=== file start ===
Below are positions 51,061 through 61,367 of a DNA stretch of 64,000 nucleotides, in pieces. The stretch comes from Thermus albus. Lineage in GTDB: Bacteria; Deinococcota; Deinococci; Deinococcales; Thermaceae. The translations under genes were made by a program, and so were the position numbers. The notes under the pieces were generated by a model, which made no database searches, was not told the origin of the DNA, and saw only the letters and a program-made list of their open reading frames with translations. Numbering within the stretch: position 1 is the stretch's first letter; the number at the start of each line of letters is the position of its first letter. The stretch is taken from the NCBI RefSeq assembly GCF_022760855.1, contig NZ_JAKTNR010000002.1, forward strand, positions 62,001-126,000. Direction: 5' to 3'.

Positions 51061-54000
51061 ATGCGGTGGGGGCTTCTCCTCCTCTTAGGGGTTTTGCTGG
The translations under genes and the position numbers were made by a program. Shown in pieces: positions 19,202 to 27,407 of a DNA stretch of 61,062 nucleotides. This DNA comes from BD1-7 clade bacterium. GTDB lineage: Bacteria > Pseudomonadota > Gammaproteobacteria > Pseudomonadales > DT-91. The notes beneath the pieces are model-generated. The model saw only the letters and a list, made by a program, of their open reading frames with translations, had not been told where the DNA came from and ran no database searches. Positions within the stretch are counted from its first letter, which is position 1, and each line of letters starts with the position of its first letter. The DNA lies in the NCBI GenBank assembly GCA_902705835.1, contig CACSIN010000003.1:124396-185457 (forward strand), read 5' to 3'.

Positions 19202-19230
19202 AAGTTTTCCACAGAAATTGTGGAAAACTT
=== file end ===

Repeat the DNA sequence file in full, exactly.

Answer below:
Below are positions 51,061 through 61,367 of a DNA stretch of 64,000 nucleotides, in pieces. The stretch comes from Thermus albus. Lineage in GTDB: Bacteria; Deinococcota; Deinococci; Deinococcales; Thermaceae. The translations under genes were made by a program, and so were the position numbers. The notes under the pieces were generated by a model, which made no database searches, was not told the origin of the DNA, and saw only the letters and a program-made list of their open reading frames with translations. Numbering within the stretch: position 1 is the stretch's first letter; the number at the start of each line of letters is the position of its first letter. The stretch is taken from the NCBI RefSeq assembly GCF_022760855.1, contig NZ_JAKTNR010000002.1, forward strand, positions 62,001-126,000. Direction: 5' to 3'.

Positions 51061-54000
51061 ATGCGGTGGGGGCTTCTCCTCCTCTTAGGGGTTTTGCTGG
The translations under genes and the position numbers were made by a program. Shown in pieces: positions 19,202 to 27,407 of a DNA stretch of 61,062 nucleotides. This DNA comes from BD1-7 clade bacterium. GTDB lineage: Bacteria > Pseudomonadota > Gammaproteobacteria > Pseudomonadales > DT-91. The notes beneath the pieces are model-generated. The model saw only the letters and a list, made by a program, of their open reading frames with translations, had not been told where the DNA came from and ran no database searches. Positions within the stretch are counted from its first letter, which is position 1, and each line of letters starts with the position of its first letter. The DNA lies in the NCBI GenBank assembly GCA_902705835.1, contig CACSIN010000003.1:124396-185457 (forward strand), read 5' to 3'.

Positions 19202-19230
19202 AAGTTTTCCACAGAAATTGTGGAAAACTT